4

I agree mostly with @Mikaveli but I would like to show another point of view based on my own experience (I cant comment yet so I answer). When I was a child my father and me played chess, soccer, videogames... But I always felt he was not doing his best. This annoyed me because I wanted real challenges (which he could have given me) but even with him ...


4

My son has fewer qualms about breaking the rules, but a similar misunderstanding of when it's okay or not to make an exception to a rule. There are rules about when it's okay to make an exception to a rule, and some kids just plain have a hard time learning those compared to other children. My son gets upset because he sees someone else getting away with ...


4

First of all, it takes children a long time and a lot of repetition to learn such things. That's why you rarely see three year-olds living on their own. Second, children respond differently to different adults. It's very common for children to be much more obedient to their father than their mother. Your wife may very well be trying harder than you are ...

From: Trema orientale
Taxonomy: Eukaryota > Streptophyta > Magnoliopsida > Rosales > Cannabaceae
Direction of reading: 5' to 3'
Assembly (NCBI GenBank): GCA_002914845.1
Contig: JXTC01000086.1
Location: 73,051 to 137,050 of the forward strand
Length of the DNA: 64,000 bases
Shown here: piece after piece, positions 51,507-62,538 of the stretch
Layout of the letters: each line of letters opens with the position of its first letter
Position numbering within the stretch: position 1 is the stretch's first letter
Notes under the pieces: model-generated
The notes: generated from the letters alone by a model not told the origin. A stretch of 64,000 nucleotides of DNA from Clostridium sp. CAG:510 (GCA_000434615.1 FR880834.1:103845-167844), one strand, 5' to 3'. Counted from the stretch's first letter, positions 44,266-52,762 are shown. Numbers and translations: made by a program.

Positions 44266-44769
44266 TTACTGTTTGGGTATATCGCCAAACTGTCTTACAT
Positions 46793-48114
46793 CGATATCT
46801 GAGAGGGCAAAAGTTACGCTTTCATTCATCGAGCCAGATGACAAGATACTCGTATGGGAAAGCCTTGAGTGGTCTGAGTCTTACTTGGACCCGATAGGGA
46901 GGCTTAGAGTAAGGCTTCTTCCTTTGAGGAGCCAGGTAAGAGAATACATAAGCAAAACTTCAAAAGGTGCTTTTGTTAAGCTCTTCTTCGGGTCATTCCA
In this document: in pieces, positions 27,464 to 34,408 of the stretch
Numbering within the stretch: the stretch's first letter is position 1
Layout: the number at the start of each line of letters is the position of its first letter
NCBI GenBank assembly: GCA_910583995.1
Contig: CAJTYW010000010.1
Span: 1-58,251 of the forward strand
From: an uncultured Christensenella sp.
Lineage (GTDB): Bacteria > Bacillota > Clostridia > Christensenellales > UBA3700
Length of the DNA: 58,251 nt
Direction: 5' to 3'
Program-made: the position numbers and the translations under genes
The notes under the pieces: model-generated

4

Set boundaries mostly by making the setup more easy for the children to stay within boundaries, reminding them to do so, praising when they do so, and (less frequently) saying "no" and/or punishing for breaking the boundaries. Be patient and consistent. It is normal for the child to be curious and test the boundaries, and for parents to set the limits. In ...


4

As video game addictions go, Pokemon Go is one of the better ones. The value of having your child outside and walking around is tremendous. I see two possibilities here. Either he is actually addicted to the game (and if you take it away he will find another less healthy one to obsess over) or he is craving more daddy time. Either way the answer is the ...